The magazine, the mansion, the parade of playmates. It's no wonder men of more than one generation have dreamed of someday donning Hugh Hefner's pajamas.
If one of them could put the right deal together today, he could take over Hef's brand at a bargain price.
Around $2.50 a share, the company's total stock is worth about $84 million. That's less than the estimated value of the company-owned Gothic-Tudor Playboy mansion that's been home to so many infamous parties and pairings.
Throw in the rabbit-ear brand, the flagship magazine, a TV division and decades of original artwork from icons such as Andy Warhol, and you have an empire that is still easily worth more than $500 million.
Yet the market currently values Playboy at just $159 million -- that $84 million market capitalization plus $75 million worth of debt (that's total debt of $155 million minus cash in the bank).
In fact, several potential buyers are thought to be looking at taking over Hef's empire -- no doubt followed by long days working to revive it, spent in a bathrobe with pipe in hand.
Playboy's problemsWhy doesn't the empire Hef built get any respect on Wall Street? Like most media companies, Playboy is suffering a sharp pullback in advertising. Unlike most others, Playboy's market share continues to be eroded by readily available pornography on the Internet -- porn that makes Hef's once-shocking magazine these days seem shockingly tame.
Negative trends hit Playboy hard again in the second quarter. Including charge-offs for a much needed downsizing (Playboy recently closed its New York office), the company reported a huge $8.7 million loss in the second quarter, or 27 cents a share. Sales fell across the board, dragging overall revenue down 15%, to $62.2 million from $73.4 million a year ago.
Management is also in transition. At 83, Hefner remains the largest shareholder, but he passed the CEO reins to daughter Christie 20 years ago. She stepped aside in January, and former Freedom Communications CEO Scott Flanders took over. His résumé is long on publishing but doesn't suggest he knows anything about porn.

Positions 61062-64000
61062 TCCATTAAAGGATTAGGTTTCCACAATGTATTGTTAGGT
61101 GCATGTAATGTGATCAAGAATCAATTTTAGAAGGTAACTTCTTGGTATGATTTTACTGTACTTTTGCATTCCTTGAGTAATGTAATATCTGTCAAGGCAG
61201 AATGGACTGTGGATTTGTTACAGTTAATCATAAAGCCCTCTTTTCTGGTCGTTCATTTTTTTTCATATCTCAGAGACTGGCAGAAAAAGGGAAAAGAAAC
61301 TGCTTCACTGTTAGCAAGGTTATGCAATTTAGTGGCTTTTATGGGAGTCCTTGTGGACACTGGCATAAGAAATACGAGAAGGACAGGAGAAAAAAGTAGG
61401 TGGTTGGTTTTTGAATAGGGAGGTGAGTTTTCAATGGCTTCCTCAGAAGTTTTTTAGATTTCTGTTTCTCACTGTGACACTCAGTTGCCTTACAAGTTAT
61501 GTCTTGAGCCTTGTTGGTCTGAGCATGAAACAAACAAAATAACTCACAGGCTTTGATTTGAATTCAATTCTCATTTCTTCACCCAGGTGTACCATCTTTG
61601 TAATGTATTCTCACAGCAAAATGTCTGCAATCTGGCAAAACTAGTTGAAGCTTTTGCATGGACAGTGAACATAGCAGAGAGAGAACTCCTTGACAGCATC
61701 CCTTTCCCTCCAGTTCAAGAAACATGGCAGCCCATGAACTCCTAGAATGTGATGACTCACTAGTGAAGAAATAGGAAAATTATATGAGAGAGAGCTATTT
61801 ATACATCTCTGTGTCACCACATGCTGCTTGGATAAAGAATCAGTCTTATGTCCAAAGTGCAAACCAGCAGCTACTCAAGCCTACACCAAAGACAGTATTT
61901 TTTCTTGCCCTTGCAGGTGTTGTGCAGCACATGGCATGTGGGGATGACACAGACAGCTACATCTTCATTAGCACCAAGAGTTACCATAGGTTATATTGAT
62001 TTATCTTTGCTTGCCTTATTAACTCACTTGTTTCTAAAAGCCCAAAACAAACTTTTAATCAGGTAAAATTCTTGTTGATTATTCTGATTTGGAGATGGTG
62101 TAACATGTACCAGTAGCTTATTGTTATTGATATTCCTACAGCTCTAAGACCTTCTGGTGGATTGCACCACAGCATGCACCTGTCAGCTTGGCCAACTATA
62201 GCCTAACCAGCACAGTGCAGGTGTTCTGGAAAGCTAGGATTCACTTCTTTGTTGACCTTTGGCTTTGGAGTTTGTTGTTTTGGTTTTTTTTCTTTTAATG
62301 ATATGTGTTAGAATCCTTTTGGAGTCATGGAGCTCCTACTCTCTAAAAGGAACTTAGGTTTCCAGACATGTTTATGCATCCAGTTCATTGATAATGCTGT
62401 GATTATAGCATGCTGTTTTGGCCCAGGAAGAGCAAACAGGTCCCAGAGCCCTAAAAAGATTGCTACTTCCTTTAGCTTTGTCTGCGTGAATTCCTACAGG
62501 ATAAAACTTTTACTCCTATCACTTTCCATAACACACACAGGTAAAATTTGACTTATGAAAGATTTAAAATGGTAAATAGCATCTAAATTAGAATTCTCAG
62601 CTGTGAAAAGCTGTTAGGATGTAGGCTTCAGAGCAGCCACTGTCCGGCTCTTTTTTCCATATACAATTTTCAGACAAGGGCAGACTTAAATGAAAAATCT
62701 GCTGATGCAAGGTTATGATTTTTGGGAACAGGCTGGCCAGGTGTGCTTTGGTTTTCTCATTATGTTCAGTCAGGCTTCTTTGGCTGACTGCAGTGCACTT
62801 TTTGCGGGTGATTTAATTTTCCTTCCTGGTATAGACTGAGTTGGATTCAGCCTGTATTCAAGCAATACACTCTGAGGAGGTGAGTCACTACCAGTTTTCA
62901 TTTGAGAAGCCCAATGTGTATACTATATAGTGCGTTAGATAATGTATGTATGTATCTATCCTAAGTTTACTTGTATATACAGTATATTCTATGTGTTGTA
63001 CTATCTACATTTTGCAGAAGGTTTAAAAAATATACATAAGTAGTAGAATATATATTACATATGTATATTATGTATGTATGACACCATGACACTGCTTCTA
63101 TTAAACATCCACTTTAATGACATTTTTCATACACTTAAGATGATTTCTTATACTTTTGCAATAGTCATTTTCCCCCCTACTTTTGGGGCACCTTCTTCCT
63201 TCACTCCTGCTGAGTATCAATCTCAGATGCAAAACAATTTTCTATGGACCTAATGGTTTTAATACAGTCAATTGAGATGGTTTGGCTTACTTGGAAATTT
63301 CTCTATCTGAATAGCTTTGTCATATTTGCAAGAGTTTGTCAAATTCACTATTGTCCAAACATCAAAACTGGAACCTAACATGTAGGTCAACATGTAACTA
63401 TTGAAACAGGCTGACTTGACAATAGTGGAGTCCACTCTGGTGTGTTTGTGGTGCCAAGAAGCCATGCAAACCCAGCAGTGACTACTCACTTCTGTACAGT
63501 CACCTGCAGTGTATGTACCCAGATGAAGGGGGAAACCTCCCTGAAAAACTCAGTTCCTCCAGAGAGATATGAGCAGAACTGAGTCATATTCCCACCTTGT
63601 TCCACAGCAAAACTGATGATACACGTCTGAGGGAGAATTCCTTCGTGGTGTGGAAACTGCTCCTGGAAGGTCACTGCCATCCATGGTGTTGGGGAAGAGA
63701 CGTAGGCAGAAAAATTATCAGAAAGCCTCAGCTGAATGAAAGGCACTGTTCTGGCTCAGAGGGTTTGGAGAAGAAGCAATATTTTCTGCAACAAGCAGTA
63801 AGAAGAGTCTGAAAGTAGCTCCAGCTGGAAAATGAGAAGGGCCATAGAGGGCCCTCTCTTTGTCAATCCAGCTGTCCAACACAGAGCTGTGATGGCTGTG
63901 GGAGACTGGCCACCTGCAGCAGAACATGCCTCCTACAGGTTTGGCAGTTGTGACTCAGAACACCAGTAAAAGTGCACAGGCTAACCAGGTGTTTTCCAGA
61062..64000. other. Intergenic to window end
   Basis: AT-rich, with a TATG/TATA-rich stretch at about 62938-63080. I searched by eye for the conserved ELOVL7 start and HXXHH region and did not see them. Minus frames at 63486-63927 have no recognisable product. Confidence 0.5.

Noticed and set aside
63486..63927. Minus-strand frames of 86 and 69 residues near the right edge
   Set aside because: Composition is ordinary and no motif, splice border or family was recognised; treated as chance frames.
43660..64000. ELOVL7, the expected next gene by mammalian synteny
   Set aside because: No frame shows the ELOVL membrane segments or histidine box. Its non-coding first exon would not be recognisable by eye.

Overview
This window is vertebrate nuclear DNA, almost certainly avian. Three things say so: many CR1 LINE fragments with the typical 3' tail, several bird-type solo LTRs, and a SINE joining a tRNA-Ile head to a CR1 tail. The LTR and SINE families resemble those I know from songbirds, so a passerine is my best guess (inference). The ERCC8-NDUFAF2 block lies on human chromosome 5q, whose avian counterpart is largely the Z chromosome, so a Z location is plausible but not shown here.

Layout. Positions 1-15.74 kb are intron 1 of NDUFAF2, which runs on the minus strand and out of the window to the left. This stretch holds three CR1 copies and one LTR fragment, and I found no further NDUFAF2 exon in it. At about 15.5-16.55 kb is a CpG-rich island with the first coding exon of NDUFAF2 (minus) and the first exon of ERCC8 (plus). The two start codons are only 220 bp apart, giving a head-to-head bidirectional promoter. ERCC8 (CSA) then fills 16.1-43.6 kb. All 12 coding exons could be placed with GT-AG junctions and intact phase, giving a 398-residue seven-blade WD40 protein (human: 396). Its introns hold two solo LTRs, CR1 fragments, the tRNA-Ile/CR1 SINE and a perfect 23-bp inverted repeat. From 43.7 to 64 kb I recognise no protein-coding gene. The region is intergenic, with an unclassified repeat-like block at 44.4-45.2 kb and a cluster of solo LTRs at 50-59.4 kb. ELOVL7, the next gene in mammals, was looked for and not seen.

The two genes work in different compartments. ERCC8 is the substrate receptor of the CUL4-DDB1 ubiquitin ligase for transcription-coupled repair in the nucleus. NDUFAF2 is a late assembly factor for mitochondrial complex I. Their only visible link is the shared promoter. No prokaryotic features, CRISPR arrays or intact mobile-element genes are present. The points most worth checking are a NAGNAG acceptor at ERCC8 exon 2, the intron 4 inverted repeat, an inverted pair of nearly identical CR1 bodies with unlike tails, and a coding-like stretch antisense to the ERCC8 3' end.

So there are good reasons to doubt Playboy stock. But the Street is overlooking a collection of hidden gems inside the empire worth much more than the company is going for today.
The Playboy brand: $200 millionPeople around the world know the Playboy rabbit logo. "'Excellent brand' is an understatement," says Gabe Fried of Streambank, a company that specializes in valuing intellectual assets.
How much is the bunny's brand worth? For help with that, I turned to experts on brand valuation at Boston's Gordon Brothers Group, which regularly purchases consumer brands. Along with some partners, Gordon Brothers recently bought the Polaroid brand for about $88 million. It also owns the Sharper Image and Linens 'n Things brands.
Based on Playboy's current annual licensing revenue of about $39 million, Gordon Brothers' Ken Frieze estimates the Playboy brand would sell for at least $150 million. But Frieze is being conservative, assuming flat revenue growth from licensing fees.
(Playboy's licensing fees are in decline right now, but Frieze says that may be simply a reflection of the current economic mess.)
Playboy has big plans for the brand. "In no way do we believe that we have reached the limit of what the licensing business can do," says Martha Lindeman of Playboy investor relations.
It has already licensed the logo for use on products as varied as women's lingerie, cigars and jewelry, and for use by the Palms Resort Casino in Las Vegas. The company has made a deal to have the Playboy logo on an entertainment venue in Macao in 2011. It's planning to launch a hotel-restaurant in Miami's trendy South Beach area and a gambling and entertainment venue in Mexico. "We're trying to build a pipeline that would allow us to build a venue every year," Lindeman says.
Plus, Playboy is rolling out branded consumer products in China, India and Latin America. It could also branch out into entirely new lines of business, like a modeling agency, Streambank's Fried says.
Because the recession won't hold down licensing revenue forever and there are still a lot more possibilities, I'll up Frieze's conservative estimate of the value of the brand to $200 million.